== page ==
Solar installation in South Africa
Students of the Madiba-a-Toloane High School install solar panels on the roof of the school hall.
© Nicolas Fojtu / Greenpeace
Like every country on Earth, South Africa faces the problems created by climate change. But, like many countries in the South, we also face the twin problems of poverty and joblessness.
What if there was a way to create jobs, provide training, enhance skills and tackle climate change? What if investing in our future and tackling climate change would create a huge, green industry and an extra 78,000 jobs?
This is exactly what Greenpeace's new report, South African Energy Sector Jobs to 2030, investigates. And it finds that a switch from investing in fossil fuels to investing in people would be a win for energy security, a win for the economy and a win for the climate.
While South Africa pumps out carbon dioxide emissions from coal (we are the 14th highest emitter of carbon dioxide in the world), we are sitting atop a treasure trove of renewable energy sources: wind energy, marine energy and some of the best solar resources in the world. Yet our current renewables capacity is very low.
This new report finds that, while business as usual energy scenarios come at the cost of the climate and the economy, switching from coal to renewable electricity generation would reduce South Africa’s carbon dioxide emissions by 60% by 2050, and create a brand new industry and more jobs.
The South African Energy sector: three scenarios
We analysed the energy sector job creation associated with the different energy scenarios to 2030:
- The Energy [R]evolution scenario, as published by Greenpeace, which sets out a vision for a low-carbon energy future for South Africa
- A scenario derived from the International Energy Agency's (IEA) 2007 energy projection for Africa and
- The South African Government's ‘Growth Without Constraints’ scenario, which is commonly regarded as a reference case for the country and was designed to reflect South Africa’s energy future in the absence of climate change and with no oil constraints.
We calculated direct employment in each of these scenarios: ie jobs in fuel production, manufacturing, construction, operations, maintenance, energy efficiency, and those associated with coal exports.
The Energy [R]evolution: Better for jobs...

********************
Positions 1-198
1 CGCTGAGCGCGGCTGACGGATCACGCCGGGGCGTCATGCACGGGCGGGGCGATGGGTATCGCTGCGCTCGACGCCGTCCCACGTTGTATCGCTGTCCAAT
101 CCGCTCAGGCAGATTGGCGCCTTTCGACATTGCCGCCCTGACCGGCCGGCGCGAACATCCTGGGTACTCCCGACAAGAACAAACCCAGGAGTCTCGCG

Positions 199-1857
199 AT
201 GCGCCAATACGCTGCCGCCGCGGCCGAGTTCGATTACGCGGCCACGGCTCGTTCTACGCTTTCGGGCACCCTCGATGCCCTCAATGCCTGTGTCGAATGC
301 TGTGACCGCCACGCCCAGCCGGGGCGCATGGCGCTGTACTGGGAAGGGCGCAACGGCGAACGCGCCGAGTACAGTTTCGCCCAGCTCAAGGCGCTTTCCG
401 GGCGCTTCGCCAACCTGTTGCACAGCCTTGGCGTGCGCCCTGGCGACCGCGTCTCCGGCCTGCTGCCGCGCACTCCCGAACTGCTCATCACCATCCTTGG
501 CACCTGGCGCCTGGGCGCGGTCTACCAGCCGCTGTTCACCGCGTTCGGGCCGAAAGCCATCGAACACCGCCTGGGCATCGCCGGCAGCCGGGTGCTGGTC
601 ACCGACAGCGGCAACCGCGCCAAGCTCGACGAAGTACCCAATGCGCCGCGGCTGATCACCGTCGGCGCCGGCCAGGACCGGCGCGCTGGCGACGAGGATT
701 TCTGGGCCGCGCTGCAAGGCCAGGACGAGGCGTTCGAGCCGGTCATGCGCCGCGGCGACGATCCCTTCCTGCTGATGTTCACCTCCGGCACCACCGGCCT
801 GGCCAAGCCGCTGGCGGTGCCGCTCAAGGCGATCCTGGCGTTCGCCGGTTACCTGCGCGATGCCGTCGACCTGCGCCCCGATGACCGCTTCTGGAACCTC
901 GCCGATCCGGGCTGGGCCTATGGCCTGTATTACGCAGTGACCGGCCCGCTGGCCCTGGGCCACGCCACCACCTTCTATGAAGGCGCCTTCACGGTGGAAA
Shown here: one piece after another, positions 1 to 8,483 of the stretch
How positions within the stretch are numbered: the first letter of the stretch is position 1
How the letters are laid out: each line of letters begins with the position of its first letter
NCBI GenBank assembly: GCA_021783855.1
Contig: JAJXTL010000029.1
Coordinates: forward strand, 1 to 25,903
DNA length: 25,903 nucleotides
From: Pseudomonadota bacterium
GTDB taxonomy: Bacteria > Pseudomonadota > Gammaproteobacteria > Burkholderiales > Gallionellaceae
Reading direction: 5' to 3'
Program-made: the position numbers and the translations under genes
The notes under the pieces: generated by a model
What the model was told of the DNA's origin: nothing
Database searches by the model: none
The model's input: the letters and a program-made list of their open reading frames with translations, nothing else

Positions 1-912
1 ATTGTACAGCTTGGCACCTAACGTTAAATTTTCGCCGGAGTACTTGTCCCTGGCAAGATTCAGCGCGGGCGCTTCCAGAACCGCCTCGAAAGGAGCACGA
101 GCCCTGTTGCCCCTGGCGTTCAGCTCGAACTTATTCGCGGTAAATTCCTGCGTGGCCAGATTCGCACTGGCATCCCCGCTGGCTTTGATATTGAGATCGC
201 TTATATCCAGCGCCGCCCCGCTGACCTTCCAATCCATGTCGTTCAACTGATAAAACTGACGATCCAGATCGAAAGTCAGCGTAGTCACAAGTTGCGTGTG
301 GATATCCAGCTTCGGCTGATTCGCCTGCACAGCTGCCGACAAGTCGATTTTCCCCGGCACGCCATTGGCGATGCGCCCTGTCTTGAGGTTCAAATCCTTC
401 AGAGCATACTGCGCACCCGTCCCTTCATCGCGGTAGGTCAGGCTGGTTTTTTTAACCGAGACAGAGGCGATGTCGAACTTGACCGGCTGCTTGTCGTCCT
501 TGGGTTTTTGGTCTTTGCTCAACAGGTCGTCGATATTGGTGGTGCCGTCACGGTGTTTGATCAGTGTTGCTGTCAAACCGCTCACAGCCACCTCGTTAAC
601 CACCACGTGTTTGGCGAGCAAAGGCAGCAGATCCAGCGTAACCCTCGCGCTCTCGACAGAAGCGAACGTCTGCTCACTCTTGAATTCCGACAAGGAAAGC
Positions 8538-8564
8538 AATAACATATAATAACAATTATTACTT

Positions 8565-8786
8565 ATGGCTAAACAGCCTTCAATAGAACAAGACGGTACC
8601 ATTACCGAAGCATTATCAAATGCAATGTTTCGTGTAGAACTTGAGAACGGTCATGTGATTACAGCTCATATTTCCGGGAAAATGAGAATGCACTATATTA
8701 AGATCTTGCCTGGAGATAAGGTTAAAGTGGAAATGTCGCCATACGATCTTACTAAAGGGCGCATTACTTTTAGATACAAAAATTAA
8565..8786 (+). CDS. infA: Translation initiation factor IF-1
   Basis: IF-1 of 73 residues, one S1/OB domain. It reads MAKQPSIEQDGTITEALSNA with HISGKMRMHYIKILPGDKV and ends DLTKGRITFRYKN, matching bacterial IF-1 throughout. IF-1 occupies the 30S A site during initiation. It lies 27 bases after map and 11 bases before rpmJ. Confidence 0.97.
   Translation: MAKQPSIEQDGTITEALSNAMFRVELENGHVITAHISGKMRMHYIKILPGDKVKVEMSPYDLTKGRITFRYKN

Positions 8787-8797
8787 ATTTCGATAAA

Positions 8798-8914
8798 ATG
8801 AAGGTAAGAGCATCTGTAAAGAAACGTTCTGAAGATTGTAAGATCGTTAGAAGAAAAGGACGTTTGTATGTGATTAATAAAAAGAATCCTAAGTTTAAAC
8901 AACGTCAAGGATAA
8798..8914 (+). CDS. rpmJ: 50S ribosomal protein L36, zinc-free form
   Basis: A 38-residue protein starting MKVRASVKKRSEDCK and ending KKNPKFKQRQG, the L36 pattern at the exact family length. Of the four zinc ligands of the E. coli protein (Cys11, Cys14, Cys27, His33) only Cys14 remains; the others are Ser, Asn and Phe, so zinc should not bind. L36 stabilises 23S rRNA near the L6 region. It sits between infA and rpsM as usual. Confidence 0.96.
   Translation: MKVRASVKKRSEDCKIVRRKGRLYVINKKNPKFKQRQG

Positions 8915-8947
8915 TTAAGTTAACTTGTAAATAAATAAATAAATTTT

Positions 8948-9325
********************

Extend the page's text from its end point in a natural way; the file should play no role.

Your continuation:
What we found was that the Energy [R]evolution scenario created the most jobs - a net increase of 78,000 jobs by 2030. This is slightly more than even the Growth Without Constraints scenario, which sees energy sector employment increase by 71,000, and considerably more than the International Energy Agency scenario, which has an estimated growth of 46,000.
In short, renewable energy could be a major employment creator in South Africa, creating 78,000 direct jobs and countless thousands of other indirect jobs in less than 20 years.
Coal stock, South Africa
© Graeme Williams / Panos / Greenpeace
Better for the climate
The Energy [R]evolution scenario also does best in emissions reductions, reducing South African emissions by 60% by 2050 (compared to the 2005 level) through energy efficiency, renewable energy and combined heat and power generation. By 2030, renewable energy supplies 36% of South Africa’s electricity.
By comparison, under the IEA Reference case South Africa’s emissions nearly double by 2050 relative to 2005, and under the Growth Without Constraints scenario emissions increase nearly fourfold.
We have the solution – but do we have the political will?
“The truth of the matter,” says Greenpeace Africa's Melita Steele, “is that the old energy solutions aren’t that, they’re problems. The Energy [R]evolution provides an alternative, that’s what we’re putting on the table. We challenge our leaders to take responsibility now.”
The country needs to find the political will to start overhauling its entire energy supply process. It has to decide whether to continue down the pathway of seeking low cost, dirty solutions to the country's energy crisis, or whether to invest in large scale development of renewable technologies combined with ambitious energy efficiency.
If the government seizes the opportunity, South Africa can avoid making the same costly mistakes that the climate-changing economies of the developed world have made. Instead, we can leapfrog 'dirty development' and lead the African energy revolution.
The solution is clear. The timing is right. It is the implementation that requires courage, determination - and vision.
You can download the report here.
Take the pledge
Join the Energy [R]evolution!